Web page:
As with vascular POS, diagnosis of neurogenic POS requires imaging studies such as ultrasound, CT, MRI, and/or x-ray. At times, neurophysiological studies such as nerve conduction studies, electromyography, or evoked potentials may be needed to confirm the diagnosis or rule out other conditions. A thorough neurological examination, with a focus on the pelvic region, is the basis for both diagnosing the condition and selecting the appropriate diagnostic testing.

Treatment options for neurogenic POS include conservative measures such as lifestyle modifications and physical therapy and/or pelvic floor therapy, with or without medications. Lifestyle modifications may include avoiding activities that trigger or worsen symptoms, maintaining a healthy weight, quitting smoking, or using ergonomic devices at work or home. The goal of therapy is to optimize pelvic muscle tone, improve range of motion of the back and hips, achieve proper balance and gait, as well as reduce inflammation and pain. Often, therapists will also help determine which exercises or activities might trigger symptoms and can develop plans to allow patients to remain physically active without causing additional problems.

If these do not provide adequate symptomatic relief, medications, blocks or injections can be added to the treatment plan. Medications may be oral or topical, such as intravaginal or rectal suppositories. Depending on the cause of the pain, medication options include non-steroidal anti-inflammatories, muscle relaxants, antiepileptics (particularly, but not limited to the gabapentinoids), tricyclic antidepressants, serotonin-norepinephrine reuptake inhibitors (SNRI’s), and even ketamine. [13]

Interventional treatments include trigger point injections with or without acoustic wave therapy to provide adequate release of entrapment neuropathy, [14,15] nerve or plexus blocks, and neurostimulation. In some cases, surgery may be needed to relieve the compression of the nerves or blood vessels. Surgery is usually reserved for patients who have severe symptoms that do not respond to conservative measures or who have complications such as thrombosis or nerve damage. The success rate of surgery for POS varies widely depending on the type of POS and the surgical technique used.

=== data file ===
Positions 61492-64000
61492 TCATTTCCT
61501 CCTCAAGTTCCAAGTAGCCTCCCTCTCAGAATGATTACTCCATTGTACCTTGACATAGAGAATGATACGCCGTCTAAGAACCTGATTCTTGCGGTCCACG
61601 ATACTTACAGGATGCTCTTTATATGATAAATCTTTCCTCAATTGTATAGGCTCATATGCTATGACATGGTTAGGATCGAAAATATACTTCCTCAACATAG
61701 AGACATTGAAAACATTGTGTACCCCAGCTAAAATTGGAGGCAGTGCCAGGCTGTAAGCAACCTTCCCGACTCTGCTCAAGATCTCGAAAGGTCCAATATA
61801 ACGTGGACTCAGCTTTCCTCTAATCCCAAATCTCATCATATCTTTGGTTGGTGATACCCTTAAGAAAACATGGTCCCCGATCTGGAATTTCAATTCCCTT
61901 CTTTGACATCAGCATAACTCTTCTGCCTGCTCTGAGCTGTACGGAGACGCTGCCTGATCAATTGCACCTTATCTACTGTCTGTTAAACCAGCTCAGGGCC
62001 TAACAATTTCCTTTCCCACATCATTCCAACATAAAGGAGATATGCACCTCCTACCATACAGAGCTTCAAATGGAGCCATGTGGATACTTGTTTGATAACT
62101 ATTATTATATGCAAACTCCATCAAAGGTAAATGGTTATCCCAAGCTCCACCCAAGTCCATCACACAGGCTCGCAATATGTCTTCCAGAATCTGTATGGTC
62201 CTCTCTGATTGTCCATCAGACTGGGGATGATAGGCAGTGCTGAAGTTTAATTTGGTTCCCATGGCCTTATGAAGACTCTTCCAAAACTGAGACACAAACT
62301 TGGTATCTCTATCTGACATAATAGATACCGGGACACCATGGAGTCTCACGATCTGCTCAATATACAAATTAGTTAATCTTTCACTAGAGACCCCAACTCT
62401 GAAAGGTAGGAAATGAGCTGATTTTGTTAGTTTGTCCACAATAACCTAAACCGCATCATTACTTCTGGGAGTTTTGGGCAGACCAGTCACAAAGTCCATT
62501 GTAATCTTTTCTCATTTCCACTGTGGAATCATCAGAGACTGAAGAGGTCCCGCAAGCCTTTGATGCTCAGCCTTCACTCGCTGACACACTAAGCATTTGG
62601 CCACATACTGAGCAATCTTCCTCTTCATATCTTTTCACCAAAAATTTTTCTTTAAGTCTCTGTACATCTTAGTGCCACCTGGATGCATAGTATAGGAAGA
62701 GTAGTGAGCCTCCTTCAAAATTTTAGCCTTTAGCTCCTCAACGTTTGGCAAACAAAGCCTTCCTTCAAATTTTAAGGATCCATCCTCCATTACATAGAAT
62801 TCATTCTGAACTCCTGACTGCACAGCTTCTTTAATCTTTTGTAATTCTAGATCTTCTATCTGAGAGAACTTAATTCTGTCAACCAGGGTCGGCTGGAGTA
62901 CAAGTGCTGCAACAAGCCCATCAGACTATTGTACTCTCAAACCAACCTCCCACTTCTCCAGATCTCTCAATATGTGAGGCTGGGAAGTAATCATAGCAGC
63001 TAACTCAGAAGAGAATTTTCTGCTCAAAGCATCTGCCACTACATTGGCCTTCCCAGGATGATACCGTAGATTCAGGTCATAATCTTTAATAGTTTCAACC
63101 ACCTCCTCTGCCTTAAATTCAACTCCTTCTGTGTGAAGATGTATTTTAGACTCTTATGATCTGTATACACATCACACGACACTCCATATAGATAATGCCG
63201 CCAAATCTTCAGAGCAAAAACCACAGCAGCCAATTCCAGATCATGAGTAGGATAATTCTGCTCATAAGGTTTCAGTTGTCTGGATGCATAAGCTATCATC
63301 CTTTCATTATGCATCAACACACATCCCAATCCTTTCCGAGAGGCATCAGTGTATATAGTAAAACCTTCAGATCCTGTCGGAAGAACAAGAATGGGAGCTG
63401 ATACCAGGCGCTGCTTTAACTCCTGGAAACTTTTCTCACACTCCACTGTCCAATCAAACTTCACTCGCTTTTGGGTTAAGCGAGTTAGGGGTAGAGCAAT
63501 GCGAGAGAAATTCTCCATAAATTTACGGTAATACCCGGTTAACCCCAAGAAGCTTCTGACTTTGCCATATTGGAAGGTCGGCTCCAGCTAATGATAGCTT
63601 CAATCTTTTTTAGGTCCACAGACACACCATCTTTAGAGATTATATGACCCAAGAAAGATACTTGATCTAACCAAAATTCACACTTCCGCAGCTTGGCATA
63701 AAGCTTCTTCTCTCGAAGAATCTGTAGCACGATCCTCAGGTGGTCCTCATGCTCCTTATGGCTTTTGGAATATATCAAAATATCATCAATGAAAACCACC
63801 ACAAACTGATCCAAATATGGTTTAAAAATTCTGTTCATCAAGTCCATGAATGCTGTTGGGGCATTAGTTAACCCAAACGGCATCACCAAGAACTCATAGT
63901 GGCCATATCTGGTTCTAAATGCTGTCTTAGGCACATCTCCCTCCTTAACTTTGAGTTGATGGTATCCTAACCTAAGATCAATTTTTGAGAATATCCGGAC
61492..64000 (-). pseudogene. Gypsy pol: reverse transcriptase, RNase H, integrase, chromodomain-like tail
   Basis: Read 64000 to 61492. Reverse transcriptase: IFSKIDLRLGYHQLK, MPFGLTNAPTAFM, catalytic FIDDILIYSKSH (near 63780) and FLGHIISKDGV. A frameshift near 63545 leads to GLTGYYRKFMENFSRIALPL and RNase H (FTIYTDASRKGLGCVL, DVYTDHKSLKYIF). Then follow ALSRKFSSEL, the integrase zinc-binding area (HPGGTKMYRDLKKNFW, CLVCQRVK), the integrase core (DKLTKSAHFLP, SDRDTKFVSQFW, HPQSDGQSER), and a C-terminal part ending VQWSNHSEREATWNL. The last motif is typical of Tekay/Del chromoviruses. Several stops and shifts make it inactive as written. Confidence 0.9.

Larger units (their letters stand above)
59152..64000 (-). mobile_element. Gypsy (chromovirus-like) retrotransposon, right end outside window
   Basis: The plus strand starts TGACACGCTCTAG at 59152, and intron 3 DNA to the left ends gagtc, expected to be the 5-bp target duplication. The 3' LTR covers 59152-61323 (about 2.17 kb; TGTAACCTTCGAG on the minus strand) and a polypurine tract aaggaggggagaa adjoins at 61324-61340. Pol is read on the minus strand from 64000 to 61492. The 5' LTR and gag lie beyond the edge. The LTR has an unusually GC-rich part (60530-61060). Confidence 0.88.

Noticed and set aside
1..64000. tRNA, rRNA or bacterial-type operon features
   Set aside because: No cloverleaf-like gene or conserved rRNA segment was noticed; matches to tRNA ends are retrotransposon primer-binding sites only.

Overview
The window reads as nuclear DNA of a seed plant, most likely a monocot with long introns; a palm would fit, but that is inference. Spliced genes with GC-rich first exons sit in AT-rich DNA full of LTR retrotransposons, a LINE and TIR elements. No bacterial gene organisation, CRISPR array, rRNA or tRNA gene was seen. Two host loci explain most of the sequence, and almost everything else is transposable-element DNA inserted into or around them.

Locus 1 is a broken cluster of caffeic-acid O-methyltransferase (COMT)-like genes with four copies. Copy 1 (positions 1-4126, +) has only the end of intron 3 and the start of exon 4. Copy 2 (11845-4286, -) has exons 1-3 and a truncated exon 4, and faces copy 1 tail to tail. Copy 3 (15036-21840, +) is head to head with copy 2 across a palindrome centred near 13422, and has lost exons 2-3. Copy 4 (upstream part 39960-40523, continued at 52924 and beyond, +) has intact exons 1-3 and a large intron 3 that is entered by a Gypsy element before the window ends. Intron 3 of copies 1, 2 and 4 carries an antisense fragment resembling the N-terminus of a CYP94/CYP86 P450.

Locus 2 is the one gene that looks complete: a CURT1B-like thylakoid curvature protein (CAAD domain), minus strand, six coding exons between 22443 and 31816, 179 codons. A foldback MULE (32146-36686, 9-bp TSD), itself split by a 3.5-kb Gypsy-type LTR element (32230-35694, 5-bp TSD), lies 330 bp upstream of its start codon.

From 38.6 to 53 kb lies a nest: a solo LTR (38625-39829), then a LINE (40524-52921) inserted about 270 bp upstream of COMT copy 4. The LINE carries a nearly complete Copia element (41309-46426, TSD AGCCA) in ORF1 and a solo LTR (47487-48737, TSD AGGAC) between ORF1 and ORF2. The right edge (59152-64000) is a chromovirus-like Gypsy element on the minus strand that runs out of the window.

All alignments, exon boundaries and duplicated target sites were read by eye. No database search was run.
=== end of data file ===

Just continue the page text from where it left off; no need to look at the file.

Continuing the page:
Pelvic outlet syndrome is a complex and challenging condition that requires an awareness of the various types of POS that can occur and how they present. A thorough history and physical examination are essential to identify the type and cause of POS, as well as to rule out other conditions that may mimic its symptoms. A variety of imaging and neurophysiological studies are used to confirm the diagnosis and assess the extent of the condition. Treatment should be individualized based on the patient’s symptoms, preferences, and goals. Early diagnosis and treatment are important to prevent permanent damage to the nerves or blood vessels and to improve the patient’s function and quality of life.

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13. Poterucha TJ, Murphy SL, Rho RH, et al. Topical amitriptyline-ketamine for treatment of rectal, genital, and perineal pain and discomfort. Pain Physician. 2012 Nov-Dec;15(6):485-88.

14. Stecco A, Pirri C, Stecco C. Clinical anatomy special issue on fascia. Vol. 32, Fascial entrapment neuropathy.

15. McCrory P, Bell S. Nerve entrapment syndromes as a cause of pain in the hip, groin, and buttock. Sports Med. 1999 Apr;27(4):261-74.